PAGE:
by Rahat Aziz
The 10th parliamentary election took place in Bangladesh on 5 January, under the current Awami League government. This election was boycotted by the main opposition parties and criticism from the international community has been equally intense but the election went ahead as announced. The pathetic outcome has pushed Bangladesh to further division. The main snapshots of the election is as follows, more than 150 seats have been won by the governing party even before the election and a single vote was cast, uncontested!, less than 10% of the total voters came out to vote in the election blowing a huge and gaping hole at the democratic process (though Bangladesh govt. claimed that around 40% vote casted in the election), in many polling stations there were no voters at all. People simply stayed home, in some polling stations a record number of votes have been cast even though there were no real local voters ever visiting the station. The ghost votes were stuffed in the boxed under the watchful eye of the official and security personnel. A few Awami League leaders and members have been caught red handed fraudulently voting. This is nothing new for the governing party, they have a culture of corruption and lies embedded at every level of their party. Nearly 20 people have been killed in the violence related to election, several polling stations have been burned and presiding officers beaten up.
The pitiful state of democracy in Bangladesh looks more precarious and this diabolical election will only further polarize people.
The most interesting part of the election was India’s naked intervention in almost every point of our election. Renowned Indian Journalist Kuldip Nayar recognized the role India played regarding Bangladesh and had some constructive advice for the Indian Government. In his recent article “Pointless polls in Bangladesh” (published on Jan 24, 2014) he wrote, ” New Delhi should have played a conciliatory role. Initially it did but it is now seen partisan. The anti-India feeling is spreading and the Hindu population, nearly 8 million is feeling the heat. If at all India had to show preference, it should support a person like Kamal Hussain, first foreign minister of Bangladesh and Nobel Prize Winner Yunus, to provide the third front.”
The Bangladeshi media’s role in the election was also condemned from many corners since many of them are sponsored and implementing govt. agenda through their media weapon. The misconception and misrepresentation of the speech about famous personalities appears as a regular phenomenon. The recent part of it is that about the attendance of the US Ambassador Dan Mozena, the EU Ambassador William Hanna and others at the swearing ceremony of the newly elected ministers. Some went on to say as to construe it as change of positions on the acceptance of elections from the US and others. The US Ambassador said “from our perspective we are not convinced that the results are a credible reflection of the will of the people”. In other words, the US does not accept the elections as credible and has not changed its official position. The EU Ambassador reiterated along the same line of talk. Both wished to see new elections that would be credible. Clearly, there is no shift in positions.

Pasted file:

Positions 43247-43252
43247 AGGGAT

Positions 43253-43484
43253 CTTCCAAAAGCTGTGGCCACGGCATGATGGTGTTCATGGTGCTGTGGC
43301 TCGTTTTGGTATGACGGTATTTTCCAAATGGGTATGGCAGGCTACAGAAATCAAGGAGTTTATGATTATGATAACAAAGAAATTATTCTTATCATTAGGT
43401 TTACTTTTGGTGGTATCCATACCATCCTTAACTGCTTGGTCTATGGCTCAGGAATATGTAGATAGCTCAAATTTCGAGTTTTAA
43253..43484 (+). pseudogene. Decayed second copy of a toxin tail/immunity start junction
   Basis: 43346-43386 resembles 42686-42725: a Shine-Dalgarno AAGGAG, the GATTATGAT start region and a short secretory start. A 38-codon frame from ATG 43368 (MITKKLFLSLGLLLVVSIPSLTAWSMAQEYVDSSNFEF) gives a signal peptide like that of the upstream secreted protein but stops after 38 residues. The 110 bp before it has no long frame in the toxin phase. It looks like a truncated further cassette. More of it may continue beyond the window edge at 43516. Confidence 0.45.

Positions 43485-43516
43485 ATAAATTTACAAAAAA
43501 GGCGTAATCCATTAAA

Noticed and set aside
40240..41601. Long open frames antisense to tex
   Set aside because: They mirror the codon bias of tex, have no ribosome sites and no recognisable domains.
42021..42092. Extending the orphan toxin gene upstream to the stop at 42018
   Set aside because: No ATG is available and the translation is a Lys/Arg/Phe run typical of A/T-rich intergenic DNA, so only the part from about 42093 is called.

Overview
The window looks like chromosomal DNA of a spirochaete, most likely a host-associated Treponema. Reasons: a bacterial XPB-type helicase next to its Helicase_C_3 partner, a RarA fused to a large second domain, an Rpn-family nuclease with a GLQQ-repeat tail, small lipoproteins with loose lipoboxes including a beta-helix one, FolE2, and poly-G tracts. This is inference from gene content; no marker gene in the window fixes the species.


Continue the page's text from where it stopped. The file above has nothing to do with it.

The local media twisted the words so much that it lost its meaning and purpose. Is it too hard for the mediums to convey the true side of the story that America is not happy about the elections? Democracy is a geo-political interest of America, nothing new about that. Why can’t Bangladesh hold an election that is acceptable to the world – should be the main concern! Not why the world should accept the election as it is.
Interesting enough, after the election AL has been desperately looking for ways to show to its followers and the Bangladeshi population that they have indeed got what they needed, “recognition” from the locals as well as the International community for the recent election win. This “recognition” is a very important factor considering the cultural and historical context of Bangladesh and the consequences related to this factor are far-reaching. The factor provides the necessary legitimacy to sustain in the day to day politics. Support from the superpowers, regional powers and such are very important for the day to day political maneuvering. It gives the local politicians a psychological edge. People tend to support a party on the basis of the parties affiliation with powerful entities. The news of the Chinese greetings to Prime Minister Sheikh Hasina sent a shock wave among the BNP supporters. They were demoralized to an alarming degree. As China was seen as a true friend of BNP through thick or thin, almost to the extent of a “force” they rely on and take shelter in when there is a storm.
AL supporters boasted on that news to break the morale of the BNP supporters. As BNP was already being badly bruised, there came the press statement from Mary Harf of the U.S. Department of State at the Daily Press Briefing where she mentioned that the US would work with the government of Bangladesh with a reservation on the elections issue. Clearly, to the Americans, the statement was meant to convey to the Bangladeshis that the US would continue to express its disappointment over the elections and remind the Bangladeshi counterparts about the need for a new election. Obviously, as AL is running the government (whether elected properly or not, but in control of the government) the US needs to keep dealing with it without damaging the US-Bangladesh bilateral relationship regardless of the disagreement both parties have on the election matter. The US’s willingness to work with the government means the US’s relationship with the “State” will be intact even when it disagrees on matters with the “Government of Bangladesh”. That is the diplomatic norm. Quoting the Daily Star, Dhaka, “Asked whether the USA will recognize the government, Harf said, “Well, that’s not exactly how it works. We obviously work with governments who are elected, but in regards to these elections themselves, we have already made clear our disappointment with the elections.”